It's Monday! What Are You reading?

This weekly meme is hosted by Kathryn at The Book Date.

My greatest achievement last week was that I finished Through A Glass Darkly by Karleen Koen. The condition of the 30 year old book, some loose pages and a clump of pages re-stuck out of sequence, gave me a heart-stopping moment when I thought a crucial part of the story was missing, but it wasn't. I'm off to purchase a copy for my "keeper" shelf and can't wait to get my hands on the sequel, Face to Face.

I also finished Waratah House  by Ann Whitehead. If you like stories about servants in big houses, with an Australian setting, this is the book for you. Three strong female protagonists push the story along and there is lots of period detail to transport you back to the late 1800s.

This week I'm hoping to finish the final chapters of Dacre's War by Rosemary Goring. The Tailor's Girl by Fiona McIntosh is up next, followed by a book just added to my reading pile, The Right-Hand Man, by K.M. Peyton. Peyton writes for children/young adults and is the author of Flambards, a trilogy adapted for television which was screened in 1979.

What I Read Last Week

Waratah House by Ann Whitehead

Waratah House, a beautiful mansion in the Southern Highlands of New South Wales, is the only home Marina has ever known. Orphaned at a young age, Marina finds a new family in the colourful characters that occupy the bustling servants' quarters of this stately house.
But not every resident of Waratah House has Marina's best interests at heart and she finds herself forced into exile. Years later, Marina's daughter Emily discovers the past has a way of repeating itself. She must fight for her chance at happiness – a chance that some will do anything to prevent . . .

Through A Glass Darkly by Karleen Koen

Karleen Koen's sweeping saga contains unforgettable characters consumed with passion: the extraordinarily beautiful fifteen-year-old noblewoman, Barbara Alderley; the man she adores, the wickedly handsome Roger MontGeoffry; her grandmother, the duchess, who rules the family with cunning and wit; and her mother, the ineffably cruel, self-centered and licentious Diana. Like no other work, Through a Glass Darkly is infused with intrigue, sweetened by romance and awash in the black ink of betrayal.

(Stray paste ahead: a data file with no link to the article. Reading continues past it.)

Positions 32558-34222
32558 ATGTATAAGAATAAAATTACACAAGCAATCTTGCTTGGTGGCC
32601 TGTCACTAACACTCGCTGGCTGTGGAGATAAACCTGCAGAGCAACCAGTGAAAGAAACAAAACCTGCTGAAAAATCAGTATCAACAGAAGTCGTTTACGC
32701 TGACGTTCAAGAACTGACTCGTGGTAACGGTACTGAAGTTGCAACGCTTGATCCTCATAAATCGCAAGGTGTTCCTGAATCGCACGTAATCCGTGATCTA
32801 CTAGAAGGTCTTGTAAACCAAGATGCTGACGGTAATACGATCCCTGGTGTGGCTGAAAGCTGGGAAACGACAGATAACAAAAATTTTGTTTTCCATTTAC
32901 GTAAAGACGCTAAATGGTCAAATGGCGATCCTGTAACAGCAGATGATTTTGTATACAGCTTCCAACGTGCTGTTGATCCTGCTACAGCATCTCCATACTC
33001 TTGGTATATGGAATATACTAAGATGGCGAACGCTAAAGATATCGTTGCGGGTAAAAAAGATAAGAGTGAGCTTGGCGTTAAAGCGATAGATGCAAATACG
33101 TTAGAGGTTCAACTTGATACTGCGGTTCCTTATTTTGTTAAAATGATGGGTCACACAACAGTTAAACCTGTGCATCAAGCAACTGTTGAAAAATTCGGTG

What I'm Reading Today

Dacre's War by Rosemary Goring

Dacre's War is a story of personal and political vengeance. Ten years after the battle of Flodden, Adam Crozier, head of his clan and of an increasingly powerful alliance of Borderers, learns for sure that it was Lord Thomas Dacre - now the most powerful man in the north of England - who ordered his father's murder. He determines to take his revenge. As a fighting man, Crozier would like nothing better than to bring Dacre down face to face but his wife Louise advises him that he must use more subtle methods. So he sets out to engineer Dacre's downfall by turning the machinery of the English court against him. A vivid and fast-moving tale of political intrigue and heartache, Dacre's War is set against the backdrop of the Scottish and English borders, a land where there is never any chance of peace.

What I Hope to Read Next

The Tailor's Girl by Fiona McIntosh

A humble soldier, known only as 'Jones', wakes in hospital with no recollection of his past. The few fleeting fragments of memory he glimpses are horrifying moments from the battlefield at Ypres. His very identity becomes a puzzle he must solve. Then Eden Valentine comes gliding into his world, a stunning tailoress who has a dream of her own business in high fashion but whose duty to her family may never permit her to fulfil. Her fiancé resents the intrusion of the disarming Jones who is in desperate need of her help to unravel his past. Surrounding the mystery is Alex Wynter, the influential heir to an industrial empire and country manor Larksfell Hall. With his aristocratic family still reeling from a recent tragedy, he brings news that will further rock the foundations of their privileged lives. When their three very different worlds collide, the pieces of the past finally fall into place and lead them into wildly unexpected futures. What they discover will bring shattering consequences that threaten to tear apart far more than just the heart of the tailor's girl.

The Right-hand Man by K.M. Peyton

It's 1818, and reckless Ned Rowlands is the fastest stagecoach driver for miles around. Ned attracts the attention of the young Lord Ironminster - determined to win a racing wager against his wealthy cousins, the Savilles, and desperate for Ned's help.

Ned is quickly drawn into a strange partnership with Ironminster; as his new friend's right hand man, Ned has an important role to play in helping him outwit the Savilles and preventing his title and estate from passing to them.


  1. Looks like a good week.

    Love The Tailor's Girl.

    ENJOY your reading week.

    Silver's Reviews
    My It's Monday, What Are You Reading

    1. I'm looking forward to The Tailor's Girl. Thanks, Elizabeth.

  2. Nice to finally finish Through a Glass Darkly and Warratah House sounds like a really good read so I'll keep it in mind.

    1. Both books were excellent. Eager to get my hands on the sequel to Through a GIass Darkly and I also hope to read more of Ann Whitehead's novels.